Keyhole Kidney Cancer Surgery (Laparoscopic Kidney Surgery): Laparoscopic Partial Nephrectomy & Laparoscopic Radical Nephrectomy
Surgery is the main definitive treatment option for kidney cancer that has not spread beyond the kidney. Keyhole kidney cancer surgery (laparoscopic kidney surgery) can be either a partial nephrectomy or a radical nephrectomy. The surgeon determines the most appropriate procedure, depending on the grade and the stage of the cancer, the location of the tumour within the kidney, as well the general health of the patient.
Keyhole kidney cancer surgery: Partial nephrectomy
Partial nephrectomy is a surgical procedure during which the surgeon removes a tumour from the kidney, but leaves the remaining healthy kidney tissue in place. Sometimes this procedure is also referred to as nephron-sparing or kidney-sparing surgery, to preserve as much of the normal kidney function as possible.
This type of keyhole kidney cancer surgery is commonly performed to remove small kidney cancers. Partial nephrectomy is generally indicated for tumours that are 4cm or smaller. However sometimes slightly larger (5-7cm) tumours may also be removed this way, depending on where on the kidney they are. Partial nephrectomy may not be a safe or feasible treatment option for patients with larger kidney tumours, and for those patients, radical (complete) nephrectomy is often indicated.
Keyhole kidney cancer surgery: Radical nephrectomy
During the radical nephrectomy procedure, the entire kidney is removed. The surgeon may also choose to remove some of the surrounding structures, including the adjacent lymph nodes, adrenal gland, or part of the ureter (the tube that connects the kidney to the bladder).
Most radical nephrectomies are now performed using a laparoscopic or robotic-assisted laparoscopic approach. However, this type of keyhole kidney cancer surgery may not be appropriate for very large or very complex tumours. In those cases, a traditional ‘open’ procedure may be recommended by the surgeon.
Keyhole kidney cancer surgery: Advantages
Keyhole kidney cancer surgery is a minimally invasive approach to tumour removal. In selected cases, this surgery may be performed as a ‘robotic-assisted’ laparoscopic procedure.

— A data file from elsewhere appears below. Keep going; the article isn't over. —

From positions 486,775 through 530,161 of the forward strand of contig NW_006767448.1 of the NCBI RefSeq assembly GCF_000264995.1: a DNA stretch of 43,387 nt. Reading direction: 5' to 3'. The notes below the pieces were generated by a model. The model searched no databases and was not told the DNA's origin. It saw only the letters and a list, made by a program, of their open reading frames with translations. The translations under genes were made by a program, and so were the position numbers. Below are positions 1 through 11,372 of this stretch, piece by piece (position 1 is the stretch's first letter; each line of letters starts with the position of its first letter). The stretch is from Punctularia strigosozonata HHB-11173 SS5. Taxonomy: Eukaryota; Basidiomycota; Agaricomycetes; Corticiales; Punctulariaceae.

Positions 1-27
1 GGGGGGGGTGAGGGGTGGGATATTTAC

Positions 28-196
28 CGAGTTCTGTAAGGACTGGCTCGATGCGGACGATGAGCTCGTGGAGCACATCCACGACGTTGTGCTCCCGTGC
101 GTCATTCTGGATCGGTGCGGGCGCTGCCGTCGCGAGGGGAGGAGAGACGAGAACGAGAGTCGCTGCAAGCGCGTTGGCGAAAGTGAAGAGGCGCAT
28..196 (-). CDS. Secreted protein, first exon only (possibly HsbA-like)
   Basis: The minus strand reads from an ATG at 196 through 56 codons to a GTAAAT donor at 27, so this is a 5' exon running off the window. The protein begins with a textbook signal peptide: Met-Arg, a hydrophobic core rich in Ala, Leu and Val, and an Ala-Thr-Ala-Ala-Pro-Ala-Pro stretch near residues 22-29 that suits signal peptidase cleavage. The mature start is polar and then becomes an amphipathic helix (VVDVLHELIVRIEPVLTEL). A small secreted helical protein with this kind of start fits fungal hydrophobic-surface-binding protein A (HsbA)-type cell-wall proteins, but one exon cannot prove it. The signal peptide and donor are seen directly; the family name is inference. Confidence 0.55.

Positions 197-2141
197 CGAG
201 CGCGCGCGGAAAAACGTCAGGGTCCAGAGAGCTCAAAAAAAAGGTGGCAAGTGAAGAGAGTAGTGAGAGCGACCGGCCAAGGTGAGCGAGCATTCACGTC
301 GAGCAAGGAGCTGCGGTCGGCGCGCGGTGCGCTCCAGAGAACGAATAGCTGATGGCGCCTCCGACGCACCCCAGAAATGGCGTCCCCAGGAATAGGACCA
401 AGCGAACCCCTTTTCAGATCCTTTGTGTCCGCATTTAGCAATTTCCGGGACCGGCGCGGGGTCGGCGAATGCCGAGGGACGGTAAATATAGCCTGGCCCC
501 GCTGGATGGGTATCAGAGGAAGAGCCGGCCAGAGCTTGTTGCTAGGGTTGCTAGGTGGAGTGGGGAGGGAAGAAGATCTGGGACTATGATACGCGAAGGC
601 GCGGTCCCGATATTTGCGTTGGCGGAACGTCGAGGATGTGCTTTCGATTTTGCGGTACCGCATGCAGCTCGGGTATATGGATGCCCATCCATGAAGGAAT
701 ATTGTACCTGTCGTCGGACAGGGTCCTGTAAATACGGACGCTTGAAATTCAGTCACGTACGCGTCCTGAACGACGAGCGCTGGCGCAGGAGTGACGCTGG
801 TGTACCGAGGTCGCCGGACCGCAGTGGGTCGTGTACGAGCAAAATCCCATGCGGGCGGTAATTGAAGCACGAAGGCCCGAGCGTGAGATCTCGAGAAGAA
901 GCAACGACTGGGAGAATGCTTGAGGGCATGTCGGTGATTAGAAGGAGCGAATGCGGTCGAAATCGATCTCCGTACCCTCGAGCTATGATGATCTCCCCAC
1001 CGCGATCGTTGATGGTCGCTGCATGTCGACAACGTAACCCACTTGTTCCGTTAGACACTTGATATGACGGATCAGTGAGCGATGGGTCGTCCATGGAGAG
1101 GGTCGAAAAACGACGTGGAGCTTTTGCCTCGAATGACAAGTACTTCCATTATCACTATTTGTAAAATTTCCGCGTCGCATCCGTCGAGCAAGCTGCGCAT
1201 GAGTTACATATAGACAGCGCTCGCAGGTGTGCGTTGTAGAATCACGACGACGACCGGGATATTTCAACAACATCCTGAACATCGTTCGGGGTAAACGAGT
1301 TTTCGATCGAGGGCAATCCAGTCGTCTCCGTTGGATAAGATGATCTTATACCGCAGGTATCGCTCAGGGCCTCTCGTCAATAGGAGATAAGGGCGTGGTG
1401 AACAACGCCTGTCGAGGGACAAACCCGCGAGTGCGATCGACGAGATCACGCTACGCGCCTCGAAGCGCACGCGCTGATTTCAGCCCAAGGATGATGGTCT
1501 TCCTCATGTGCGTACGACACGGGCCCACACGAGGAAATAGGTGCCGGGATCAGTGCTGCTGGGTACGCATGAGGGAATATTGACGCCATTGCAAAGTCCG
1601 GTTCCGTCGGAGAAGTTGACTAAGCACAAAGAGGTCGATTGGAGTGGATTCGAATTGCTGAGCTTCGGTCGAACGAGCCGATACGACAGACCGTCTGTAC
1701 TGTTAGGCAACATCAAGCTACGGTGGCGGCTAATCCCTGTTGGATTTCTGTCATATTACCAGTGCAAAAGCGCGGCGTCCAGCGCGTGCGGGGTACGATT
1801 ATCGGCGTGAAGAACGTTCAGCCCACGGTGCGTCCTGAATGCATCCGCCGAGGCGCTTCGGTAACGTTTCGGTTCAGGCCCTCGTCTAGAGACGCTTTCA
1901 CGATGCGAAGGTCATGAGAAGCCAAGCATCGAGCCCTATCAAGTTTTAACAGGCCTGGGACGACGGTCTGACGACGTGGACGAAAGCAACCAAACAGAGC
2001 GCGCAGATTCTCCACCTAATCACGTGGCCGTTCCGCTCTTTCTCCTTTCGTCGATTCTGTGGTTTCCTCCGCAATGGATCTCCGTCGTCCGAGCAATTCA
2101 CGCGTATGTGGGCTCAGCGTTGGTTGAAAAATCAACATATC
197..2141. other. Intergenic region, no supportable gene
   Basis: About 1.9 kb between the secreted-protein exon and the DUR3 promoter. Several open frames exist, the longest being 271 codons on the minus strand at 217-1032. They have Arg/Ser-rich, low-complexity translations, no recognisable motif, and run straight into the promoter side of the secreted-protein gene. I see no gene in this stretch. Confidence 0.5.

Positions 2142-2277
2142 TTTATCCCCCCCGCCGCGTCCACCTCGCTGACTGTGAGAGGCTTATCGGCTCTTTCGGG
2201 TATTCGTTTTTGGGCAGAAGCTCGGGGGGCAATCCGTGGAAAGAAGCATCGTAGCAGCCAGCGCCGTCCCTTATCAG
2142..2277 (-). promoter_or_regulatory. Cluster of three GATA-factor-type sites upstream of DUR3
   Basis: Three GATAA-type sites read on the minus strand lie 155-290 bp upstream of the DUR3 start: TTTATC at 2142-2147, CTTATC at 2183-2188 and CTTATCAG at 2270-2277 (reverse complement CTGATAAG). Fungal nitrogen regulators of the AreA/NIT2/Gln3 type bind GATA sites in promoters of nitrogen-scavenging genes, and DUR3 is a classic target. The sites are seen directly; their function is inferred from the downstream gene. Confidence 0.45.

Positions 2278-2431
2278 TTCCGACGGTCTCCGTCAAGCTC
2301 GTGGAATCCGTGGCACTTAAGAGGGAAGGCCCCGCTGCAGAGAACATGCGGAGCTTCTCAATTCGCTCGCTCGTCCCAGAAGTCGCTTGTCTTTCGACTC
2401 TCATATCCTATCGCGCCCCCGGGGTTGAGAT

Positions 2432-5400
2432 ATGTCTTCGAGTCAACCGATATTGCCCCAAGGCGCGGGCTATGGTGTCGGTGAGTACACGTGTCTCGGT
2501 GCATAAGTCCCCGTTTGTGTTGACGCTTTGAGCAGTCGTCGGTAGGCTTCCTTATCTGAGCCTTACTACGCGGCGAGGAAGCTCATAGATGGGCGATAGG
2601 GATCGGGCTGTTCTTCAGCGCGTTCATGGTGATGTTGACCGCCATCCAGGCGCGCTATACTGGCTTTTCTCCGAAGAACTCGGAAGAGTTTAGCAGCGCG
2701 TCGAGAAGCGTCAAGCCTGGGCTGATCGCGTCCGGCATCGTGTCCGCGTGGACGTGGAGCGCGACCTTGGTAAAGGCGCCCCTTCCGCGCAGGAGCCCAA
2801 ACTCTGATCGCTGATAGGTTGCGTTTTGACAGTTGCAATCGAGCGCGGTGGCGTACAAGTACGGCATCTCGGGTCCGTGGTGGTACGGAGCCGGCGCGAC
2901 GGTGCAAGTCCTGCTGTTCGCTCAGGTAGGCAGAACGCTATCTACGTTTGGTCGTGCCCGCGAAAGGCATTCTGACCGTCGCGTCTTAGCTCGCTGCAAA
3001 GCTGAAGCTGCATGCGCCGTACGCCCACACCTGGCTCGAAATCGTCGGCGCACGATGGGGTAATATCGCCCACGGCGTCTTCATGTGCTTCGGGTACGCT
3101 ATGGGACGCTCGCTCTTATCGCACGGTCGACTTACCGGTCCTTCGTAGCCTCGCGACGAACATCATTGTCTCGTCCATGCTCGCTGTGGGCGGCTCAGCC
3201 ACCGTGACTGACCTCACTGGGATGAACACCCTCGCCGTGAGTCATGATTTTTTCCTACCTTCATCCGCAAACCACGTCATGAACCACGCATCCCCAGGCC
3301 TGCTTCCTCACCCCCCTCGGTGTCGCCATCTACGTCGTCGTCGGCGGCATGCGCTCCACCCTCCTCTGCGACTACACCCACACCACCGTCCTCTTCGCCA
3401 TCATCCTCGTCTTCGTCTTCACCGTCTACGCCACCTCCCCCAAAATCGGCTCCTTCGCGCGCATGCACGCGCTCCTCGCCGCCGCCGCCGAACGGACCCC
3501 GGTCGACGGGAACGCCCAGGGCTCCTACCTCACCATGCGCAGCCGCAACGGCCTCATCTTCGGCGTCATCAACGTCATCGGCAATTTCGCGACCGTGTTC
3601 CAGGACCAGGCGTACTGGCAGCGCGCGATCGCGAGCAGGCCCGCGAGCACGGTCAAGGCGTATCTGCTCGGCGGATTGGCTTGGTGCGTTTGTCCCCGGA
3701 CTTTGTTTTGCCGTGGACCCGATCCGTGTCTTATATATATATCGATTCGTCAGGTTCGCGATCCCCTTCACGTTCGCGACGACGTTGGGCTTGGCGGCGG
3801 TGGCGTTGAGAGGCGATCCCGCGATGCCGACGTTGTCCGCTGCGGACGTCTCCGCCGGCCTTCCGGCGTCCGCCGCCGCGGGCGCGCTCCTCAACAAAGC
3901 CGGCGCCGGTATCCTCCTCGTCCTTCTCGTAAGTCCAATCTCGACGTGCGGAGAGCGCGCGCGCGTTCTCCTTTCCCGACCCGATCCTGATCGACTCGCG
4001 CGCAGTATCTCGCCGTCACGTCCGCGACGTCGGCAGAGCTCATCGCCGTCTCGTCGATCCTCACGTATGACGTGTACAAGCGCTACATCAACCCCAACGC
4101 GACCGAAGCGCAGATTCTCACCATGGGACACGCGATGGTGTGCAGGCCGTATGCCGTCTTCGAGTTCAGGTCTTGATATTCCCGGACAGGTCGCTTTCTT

During the robotic keyhole kidney cancer surgery procedure, the surgeon is entirely in control of the robot at all times. The specialized technology provides the surgeon with a high definition 3D view inside the patient’s body. It also gives the surgeon the ability to make precise use of very small surgical instruments, which have greater range of movements than can be performed by the human hand.
For the patient, robotic keyhole kidney cancer surgery for partial nephrectomy offers significant advantages over traditional surgical approaches. Some of these advantages include:
- Less trauma: since the robotic keyhole procedure requires smaller incisions
- Shorter blood cut-off time (ischaemia): the blood supply to the kidney is restricted for less time with robotic keyhole kidney cancer surgery, compared with conventional procedures, reducing the risk of long-term damage to the remaining kidney (for partial nephrectomy)
- Less blood loss: there is significantly less blood loss associated with robotic keyhole cancer surgery
- Shorter hospital stay and faster recovery time: compared to conventional surgical methods.
Keyhole kidney cancer surgery
Melbourne Urology Centre specialist Urologists Dr Shekib Shahbaz and Dr Tony de Sousa are experts in performing keyhole kidney cancer surgery. Our specialists will thoroughly evaluate your case, before communicating with you in great detail what type of keyhole kidney cancer surgery (if any) is appropriate for you. Our experienced urological surgeons particularly specialize in robotic laparoscopic procedures, offering our patients the best chance of a successful outcome.
If you would like further information or have any questions regarding keyhole kidney cancer surgery, please contact Melbourne Urology Clinic.
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